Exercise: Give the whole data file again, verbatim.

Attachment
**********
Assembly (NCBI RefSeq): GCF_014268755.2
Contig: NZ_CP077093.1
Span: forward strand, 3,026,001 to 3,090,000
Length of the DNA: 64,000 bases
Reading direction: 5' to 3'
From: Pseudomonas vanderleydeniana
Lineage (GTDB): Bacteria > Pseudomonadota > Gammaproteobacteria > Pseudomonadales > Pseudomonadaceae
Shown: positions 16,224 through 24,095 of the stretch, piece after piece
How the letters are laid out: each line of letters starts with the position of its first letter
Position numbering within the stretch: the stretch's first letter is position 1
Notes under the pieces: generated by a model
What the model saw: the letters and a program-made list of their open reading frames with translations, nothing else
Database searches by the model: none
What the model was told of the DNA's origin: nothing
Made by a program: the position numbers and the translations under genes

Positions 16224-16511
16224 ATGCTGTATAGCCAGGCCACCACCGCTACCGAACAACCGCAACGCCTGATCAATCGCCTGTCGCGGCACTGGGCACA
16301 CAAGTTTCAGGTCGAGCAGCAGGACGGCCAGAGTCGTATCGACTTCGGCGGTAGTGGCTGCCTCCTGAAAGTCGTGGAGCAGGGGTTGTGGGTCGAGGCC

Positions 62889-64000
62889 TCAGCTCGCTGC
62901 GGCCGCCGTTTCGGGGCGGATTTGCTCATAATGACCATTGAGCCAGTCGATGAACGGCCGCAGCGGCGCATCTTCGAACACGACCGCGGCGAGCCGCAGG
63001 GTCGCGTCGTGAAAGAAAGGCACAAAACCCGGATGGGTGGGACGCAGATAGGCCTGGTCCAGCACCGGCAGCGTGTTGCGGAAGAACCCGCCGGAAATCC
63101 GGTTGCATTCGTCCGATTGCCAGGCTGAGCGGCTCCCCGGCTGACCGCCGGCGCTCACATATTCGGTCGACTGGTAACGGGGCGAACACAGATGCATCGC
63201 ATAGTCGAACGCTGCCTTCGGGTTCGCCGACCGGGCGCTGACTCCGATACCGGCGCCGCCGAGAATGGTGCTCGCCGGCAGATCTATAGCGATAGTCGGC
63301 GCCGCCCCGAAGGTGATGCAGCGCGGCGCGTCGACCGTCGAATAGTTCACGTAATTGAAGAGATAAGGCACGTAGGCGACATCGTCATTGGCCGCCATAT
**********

Assembly (NCBI RefSeq): GCF_014268755.2
Contig: NZ_CP077093.1
Span: forward strand, 3,026,001 to 3,090,000
Length of the DNA: 64,000 bases
Reading direction: 5' to 3'
From: Pseudomonas vanderleydeniana
Lineage (GTDB): Bacteria > Pseudomonadota > Gammaproteobacteria > Pseudomonadales > Pseudomonadaceae
Shown: positions 16,224 through 24,095 of the stretch, piece after piece
How the letters are laid out: each line of letters starts with the position of its first letter
Position numbering within the stretch: the stretch's first letter is position 1
Notes under the pieces: generated by a model
What the model saw: the letters and a program-made list of their open reading frames with translations, nothing else
Database searches by the model: none
What the model was told of the DNA's origin: nothing
Made by a program: the position numbers and the translations under genes

Positions 16224-16511
16224 ATGCTGTATAGCCAGGCCACCACCGCTACCGAACAACCGCAACGCCTGATCAATCGCCTGTCGCGGCACTGGGCACA
16301 CAAGTTTCAGGTCGAGCAGCAGGACGGCCAGAGTCGTATCGACTTCGGCGGTAGTGGCTGCCTCCTGAAAGTCGTGGAGCAGGGGTTGTGGGTCGAGGCC

Positions 62889-64000
62889 TCAGCTCGCTGC
62901 GGCCGCCGTTTCGGGGCGGATTTGCTCATAATGACCATTGAGCCAGTCGATGAACGGCCGCAGCGGCGCATCTTCGAACACGACCGCGGCGAGCCGCAGG
63001 GTCGCGTCGTGAAAGAAAGGCACAAAACCCGGATGGGTGGGACGCAGATAGGCCTGGTCCAGCACCGGCAGCGTGTTGCGGAAGAACCCGCCGGAAATCC
63101 GGTTGCATTCGTCCGATTGCCAGGCTGAGCGGCTCCCCGGCTGACCGCCGGCGCTCACATATTCGGTCGACTGGTAACGGGGCGAACACAGATGCATCGC
63201 ATAGTCGAACGCTGCCTTCGGGTTCGCCGACCGGGCGCTGACTCCGATACCGGCGCCGCCGAGAATGGTGCTCGCCGGCAGATCTATAGCGATAGTCGGC
63301 GCCGCCCCGAAGGTGATGCAGCGCGGCGCGTCGACCGTCGAATAGTTCACGTAATTGAAGAGATAAGGCACGTAGGCGACATCGTCATTGGCCGCCATAT